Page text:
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2015 was an ugly year for world soccer, though not entirely gloomy. While the FIFA fracas involving the forked tongues and soiled hands of sleazeballs like Sepp Blatter, Chuck Blazer and Jeffrey Webb (with Loretta Lynch in the Elliot Ness role) was painted in notoriety, it also served as a new starting point.
The de-and-impending-re-construction of FIFA isn’t and won’t be pretty — or perhaps even successful — but at least there’s a glimmer of hope now. Still, even with the Siege in Zurich clogging headlines through May and beyond, football — that game with the ball and the grass and the two goals and the white rectangle — remained king.
In many ways, 2015 was also banner year for world soccer; in the way that with every passing year the sport finds fresh ground to break and numbers to surpass. On the pitch, we watched figures like Bayern Munich manager Pep Guardiola, who uncovered elevated gears of suffocating excellence for his already dominant Bavarian side to enter, and Cristiano Ronaldo, who, to no surprise at all, transported another truckload of goals for both Real Madrid and Portugal (55 in all competitions, to be exact).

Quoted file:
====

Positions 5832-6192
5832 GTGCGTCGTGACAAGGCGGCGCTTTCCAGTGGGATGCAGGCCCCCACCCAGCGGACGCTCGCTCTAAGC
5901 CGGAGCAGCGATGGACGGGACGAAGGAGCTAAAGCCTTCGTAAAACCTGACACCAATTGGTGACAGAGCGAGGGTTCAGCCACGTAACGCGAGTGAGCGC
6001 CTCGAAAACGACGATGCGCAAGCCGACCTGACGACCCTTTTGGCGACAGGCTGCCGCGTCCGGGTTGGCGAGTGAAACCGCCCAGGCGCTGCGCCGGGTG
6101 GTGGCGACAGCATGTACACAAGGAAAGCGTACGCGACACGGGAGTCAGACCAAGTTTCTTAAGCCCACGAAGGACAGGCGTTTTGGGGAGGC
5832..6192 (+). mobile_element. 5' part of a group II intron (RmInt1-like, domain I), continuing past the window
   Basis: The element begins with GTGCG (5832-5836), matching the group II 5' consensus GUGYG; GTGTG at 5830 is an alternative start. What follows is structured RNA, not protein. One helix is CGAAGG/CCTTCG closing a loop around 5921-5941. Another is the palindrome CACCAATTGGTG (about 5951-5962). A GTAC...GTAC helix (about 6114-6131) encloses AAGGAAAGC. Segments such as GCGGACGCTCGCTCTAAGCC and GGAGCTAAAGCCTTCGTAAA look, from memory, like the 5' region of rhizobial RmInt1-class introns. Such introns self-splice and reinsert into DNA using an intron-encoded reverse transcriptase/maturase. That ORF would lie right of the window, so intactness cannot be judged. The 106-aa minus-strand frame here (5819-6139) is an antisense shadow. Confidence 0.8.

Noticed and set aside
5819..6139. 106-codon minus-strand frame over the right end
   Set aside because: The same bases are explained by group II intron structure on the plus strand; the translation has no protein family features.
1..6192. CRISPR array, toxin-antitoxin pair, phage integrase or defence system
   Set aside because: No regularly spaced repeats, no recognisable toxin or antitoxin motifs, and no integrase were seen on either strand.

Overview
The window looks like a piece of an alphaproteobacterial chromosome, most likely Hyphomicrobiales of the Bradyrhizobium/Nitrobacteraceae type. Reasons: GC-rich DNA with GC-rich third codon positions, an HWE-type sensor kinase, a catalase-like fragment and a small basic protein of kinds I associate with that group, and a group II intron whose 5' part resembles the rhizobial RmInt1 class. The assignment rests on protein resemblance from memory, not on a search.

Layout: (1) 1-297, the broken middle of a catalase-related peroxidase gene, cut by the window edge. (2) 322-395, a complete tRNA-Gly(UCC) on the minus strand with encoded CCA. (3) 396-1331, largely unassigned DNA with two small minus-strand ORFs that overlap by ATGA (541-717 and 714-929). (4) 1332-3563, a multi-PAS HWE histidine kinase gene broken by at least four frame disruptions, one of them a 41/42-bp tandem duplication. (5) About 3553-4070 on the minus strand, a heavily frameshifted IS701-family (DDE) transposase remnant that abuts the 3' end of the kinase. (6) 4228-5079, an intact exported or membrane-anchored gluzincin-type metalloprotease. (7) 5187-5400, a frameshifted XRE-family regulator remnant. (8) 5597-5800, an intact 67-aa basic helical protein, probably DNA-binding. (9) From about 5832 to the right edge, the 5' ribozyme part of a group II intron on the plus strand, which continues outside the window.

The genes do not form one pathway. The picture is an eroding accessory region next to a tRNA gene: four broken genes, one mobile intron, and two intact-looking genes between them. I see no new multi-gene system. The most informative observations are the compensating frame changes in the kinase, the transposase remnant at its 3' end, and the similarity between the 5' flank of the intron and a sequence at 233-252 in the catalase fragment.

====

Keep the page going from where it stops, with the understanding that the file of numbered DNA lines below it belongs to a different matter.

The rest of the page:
South American celestials like Neymar and Luis Suarez became even brighter stars in Catalunya, while an earthly dweller named Jamie Vardy somehow played himself into English football folklore for Leicester City. But no matter the reach of their feat or the size of their trawl, each of these individuals, either directly or tangentially, were once again dwarfed behind the mammoth shadow of one Lionel Andres Messi.
Superlatives can very often be contrived and disingenuous and altogether unnecessary. With Messi, however, the plaudits ring patently true, and we know that because he’s exhausted them all so many times over during his 11-year professional career. He’s gone from Child Most Likely To Sign Professional Soccer Contract On A Napkin, to the most promising cadet in Barcelona’s La Masia youth academy, to the greatest footballer of his era, to the greatest footballer ever.
There’s not a whole lot left to say that hasn’t already been etched in stone in regards to the diminutive Argentine. So when there’s nothing left to say, the best course of action is to simply exist within and appreciate the moment.
2015 wasn’t the best year of Messi’s career, but then again maybe it was. Discussing the faintly-if-ever-disputed GOAT tends to dissolve all perspective amid the blazing nature of their sheer greatness. Oddly enough, there’s no better way to celebrate something than to talk (and write) about it.